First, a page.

On that note though, if there is anything that I can do to help with such a case, please let me know.

I'm glad to assist if I can.

Steve Matthews

Not getting into the legal status of RSS republishing here, but I think it can be done in an even handed way. For example,

* proper attribution to authors;
* full opt-out opportunity for authors;
* link titles & abstracts over full feeds;
* don't permanently archive the content;

My personal blog content is scraped on a daily basis - both by spam blogs & quality sources - and I have little problem with it. It's a price to pay for reach & influence, and Google is very good about deciphering the original source; including attributing full SEO value.

The practical side of this (not legal status), is that we must let go a bit. Not that battles can't be fought, and sometimes should, but pick them carefully.

Susan Cartier Liebel

Steve, Thanks for joining this discussion and welcome to BSP.

There is a lot of rationalizing going on here which ends up favoring the 'taker w/out permission.'

1. It's free publicity
2. It's too tough to police
3. I have better things to do with my time.

This is why aggregators are succeeding with 'taking.' What is the saying, 'we are not rational animals; we are rationalizing animals.'

I offer the compromise being 'ask permission.' I don't accept take from me and if I discover you've taken there is a mechanism to opt-out.

Silence is not consent. Ignorance of your RSS being taken and utilized for profit is not consent.

No one has answered the question - Is it so hard to get permission? And as I've stated before - Google is a library. They are not the same.

If I as an aggregator advertise one stop shopping for all (pick your topic) news and utilize others work without their permission to gain readers and then sell advertisements or my own products by creating this one stop shopping mall of blogs, this is just wrong...even if it is just headlines and excerpts.

The key is 'get permission first.' Then all problems go away. And if your aggregation site is a MUST if I want to be seen, I'm certainly not going to say, 'no.'

Steve Matthews

A couple points.

First of all, I don't see giving Google a pass. Google caches full copies of your webpage code in its entirety, and profits in the billions from its use. It's a content distribution channel like any other, and definitely not a Library.

Second, does 'fair use' not permit capturing summary (not full) content & distributing to create new works? When it comes to RSS feed mixing, I would say that mixing subject area blogs is a unique end product. (but that could be the Librarian in me)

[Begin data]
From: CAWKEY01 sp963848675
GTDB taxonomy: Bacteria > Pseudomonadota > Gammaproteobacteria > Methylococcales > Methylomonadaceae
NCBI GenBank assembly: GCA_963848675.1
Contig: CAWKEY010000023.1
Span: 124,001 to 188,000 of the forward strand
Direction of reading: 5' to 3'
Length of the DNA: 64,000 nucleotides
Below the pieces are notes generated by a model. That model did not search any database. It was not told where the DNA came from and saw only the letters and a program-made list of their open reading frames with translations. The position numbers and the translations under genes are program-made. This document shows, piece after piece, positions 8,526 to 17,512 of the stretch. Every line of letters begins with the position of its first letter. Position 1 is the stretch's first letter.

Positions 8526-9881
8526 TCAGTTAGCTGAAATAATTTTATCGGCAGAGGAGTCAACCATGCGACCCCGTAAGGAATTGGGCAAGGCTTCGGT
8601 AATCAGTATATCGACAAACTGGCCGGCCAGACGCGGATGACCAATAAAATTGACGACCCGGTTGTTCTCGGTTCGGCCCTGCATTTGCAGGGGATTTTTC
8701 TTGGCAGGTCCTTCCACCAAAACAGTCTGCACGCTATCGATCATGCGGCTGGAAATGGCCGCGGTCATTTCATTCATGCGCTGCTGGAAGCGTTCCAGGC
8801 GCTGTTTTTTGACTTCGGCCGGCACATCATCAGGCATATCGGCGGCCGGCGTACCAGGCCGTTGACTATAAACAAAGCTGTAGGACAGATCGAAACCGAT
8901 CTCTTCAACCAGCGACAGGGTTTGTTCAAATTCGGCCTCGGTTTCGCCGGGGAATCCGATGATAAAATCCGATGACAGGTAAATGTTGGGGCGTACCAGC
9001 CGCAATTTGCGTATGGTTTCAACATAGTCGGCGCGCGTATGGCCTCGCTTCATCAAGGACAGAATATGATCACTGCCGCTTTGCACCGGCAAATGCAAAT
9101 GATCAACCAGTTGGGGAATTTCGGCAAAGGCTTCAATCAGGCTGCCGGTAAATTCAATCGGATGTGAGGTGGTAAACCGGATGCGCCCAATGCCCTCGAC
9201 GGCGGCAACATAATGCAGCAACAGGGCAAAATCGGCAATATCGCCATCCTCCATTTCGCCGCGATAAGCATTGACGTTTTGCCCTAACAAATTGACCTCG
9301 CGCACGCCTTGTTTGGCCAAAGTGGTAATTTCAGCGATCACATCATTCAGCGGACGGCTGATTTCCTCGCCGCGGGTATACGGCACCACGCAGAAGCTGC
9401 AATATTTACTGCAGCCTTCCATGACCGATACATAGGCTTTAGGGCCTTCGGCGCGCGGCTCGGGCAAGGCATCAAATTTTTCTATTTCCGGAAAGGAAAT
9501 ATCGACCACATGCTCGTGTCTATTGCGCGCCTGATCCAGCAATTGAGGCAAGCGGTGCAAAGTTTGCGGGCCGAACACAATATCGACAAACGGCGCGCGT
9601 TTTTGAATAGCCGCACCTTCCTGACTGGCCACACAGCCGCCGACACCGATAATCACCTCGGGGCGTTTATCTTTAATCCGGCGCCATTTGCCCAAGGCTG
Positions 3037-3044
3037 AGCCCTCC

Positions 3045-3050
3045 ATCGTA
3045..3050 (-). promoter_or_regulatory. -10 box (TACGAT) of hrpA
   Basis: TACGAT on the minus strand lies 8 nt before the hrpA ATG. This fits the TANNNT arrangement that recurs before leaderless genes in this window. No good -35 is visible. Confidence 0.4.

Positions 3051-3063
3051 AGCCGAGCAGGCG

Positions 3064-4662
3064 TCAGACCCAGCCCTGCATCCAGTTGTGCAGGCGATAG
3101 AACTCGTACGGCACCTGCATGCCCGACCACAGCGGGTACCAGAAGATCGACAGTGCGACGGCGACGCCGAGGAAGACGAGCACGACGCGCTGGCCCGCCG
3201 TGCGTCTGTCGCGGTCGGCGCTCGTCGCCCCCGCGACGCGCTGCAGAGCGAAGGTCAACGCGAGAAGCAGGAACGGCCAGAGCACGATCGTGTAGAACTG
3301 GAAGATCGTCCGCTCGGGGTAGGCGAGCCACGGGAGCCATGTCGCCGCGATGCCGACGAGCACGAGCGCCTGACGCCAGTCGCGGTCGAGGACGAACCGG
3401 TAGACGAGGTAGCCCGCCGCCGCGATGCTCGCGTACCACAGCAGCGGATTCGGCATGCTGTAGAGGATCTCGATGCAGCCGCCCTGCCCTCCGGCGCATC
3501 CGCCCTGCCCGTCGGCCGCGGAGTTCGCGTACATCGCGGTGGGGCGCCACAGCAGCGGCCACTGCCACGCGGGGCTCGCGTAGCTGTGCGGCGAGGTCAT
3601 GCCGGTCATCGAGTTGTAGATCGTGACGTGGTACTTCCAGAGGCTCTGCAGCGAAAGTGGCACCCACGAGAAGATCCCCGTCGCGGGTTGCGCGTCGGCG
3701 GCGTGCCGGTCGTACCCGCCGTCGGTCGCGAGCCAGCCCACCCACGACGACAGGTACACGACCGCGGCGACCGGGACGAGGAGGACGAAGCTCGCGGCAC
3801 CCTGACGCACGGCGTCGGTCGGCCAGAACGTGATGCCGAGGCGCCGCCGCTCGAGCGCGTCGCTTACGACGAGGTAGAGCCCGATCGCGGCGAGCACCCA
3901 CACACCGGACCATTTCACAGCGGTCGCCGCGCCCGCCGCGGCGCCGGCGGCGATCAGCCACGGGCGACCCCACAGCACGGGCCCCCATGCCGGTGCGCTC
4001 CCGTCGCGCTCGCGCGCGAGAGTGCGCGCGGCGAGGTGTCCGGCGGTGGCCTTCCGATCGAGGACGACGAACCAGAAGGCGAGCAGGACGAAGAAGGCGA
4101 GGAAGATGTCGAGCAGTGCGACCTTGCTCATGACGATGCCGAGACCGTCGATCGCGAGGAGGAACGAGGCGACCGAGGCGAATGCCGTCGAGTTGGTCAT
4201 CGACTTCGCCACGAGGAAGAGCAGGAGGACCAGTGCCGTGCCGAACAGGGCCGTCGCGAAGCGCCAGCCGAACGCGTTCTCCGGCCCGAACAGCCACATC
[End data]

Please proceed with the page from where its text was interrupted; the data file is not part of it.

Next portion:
And lastly, permission is very hard to come by. Especially when seeding new collections. I did not submit my blog/feed to either ABA or Justia, but am happy they used my work when seeding their collections.

I'm not saying you're not right, but the practicality is questionable. If the ABA sent out emails for permission to 1400 lawyers when seeding their collection, they might get 100 responses. Their collection simply wouldn't have happened.

Susan Cartier Liebel

Steve, again, just because 'permission is very hard to come by' doesn't make taking OK. It means you have to work a little harder for your dinero. Because it isn't necessarily practical to ask permission doesn't make not asking permission OK.

And 'fair use' is a legal term and is not trumped by copyright especially when you specifically state on your blog you do not permit the feeds use for repurposing (which would be creating a new product from it) or for a commercial endeavor.

I can't speak for your experiences with the ABA or Justia..but I know I submitted mine to both as did many others when they (ABA) put out the call for submissions.

But let me ask you this...would you be just as happy if your blog's RSS feed was fed 24/7 to a site listing all the 'worst legal librarians' and the aggregator was profiting off this...I'm not trying to be inflammatory.

We should be able to decide where we want our works fed through RSS, especially when it is for profit and can impact our own reputation, revenue and more.

Don't make the case today (while aggregators seem to be well-intended and give us benefit) and there will come a time when there will be aggregators we don't want to be associated with who will be using today's model of 'take w/out permission' and bloggers' passive acceptance as precedent for what they want to do and for which we do not approve....but we gave away our rights because no one argued the point or encouraged a permission-based model when this whole concept was in its infancy.

Do it right in the beginning. Or are aggregators afraid they won't get permission?

Steve Matthews

Your points are well taken. I just happen to feel they aren't practical; and will have an impact on creativity & innovation.

It's also important that everyone be treated equally. Google who are using RSS to drive their 'fresh' search results, personal web readers (bloglines, G. reader), company intranets behind firewalls, technorati, social bookmarking websites, facebook, linkedin - and every other RSS driven application out there.

It's a different web world than it was even 3 yrs ago, and the cat can't be put back in the bag. This battle should have been fought 3 years ago when RSS mixing was new.

And my answer to your question is 'fair game'. My content is scraped daily, and is placed on MANY less than desirable places. Frustrating? yes, but I've learned to let go. I simply trust my audience can discern the context of those placements (even bad ones); and see value in having an expanding footprint. All roads lead to Rome.

Susan Cartier Liebel

Steve,

....Rome or that other place that's REALLY REALLY REALLY HOT!
:-)

Steve Matthews

Now where did I put that handbasket of mine... ;)

Fantastic conversation, btw.

David Carson

The Google Webmaster Blog just posted about duplicate content and scraping:

In the second scenario, you might have the case of someone scraping your content to put it on a different site, often to try to monetize it. It's also common for many web proxies to index parts of sites which have been accessed through the proxy. When encountering such duplicate content on different sites, we look at various signals to determine which site is the original one, which usually works very well. This also means that you shouldn't be very concerned about seeing negative effects on your site's presence on Google if you notice someone scraping your content.

Adrian

I just came across a useful idea. Apparently some bloggers insert a header into the text of each article on their newsfeed to address this issue. The text can basically say "If you're not seeing this on [your website name] it is being used without permission."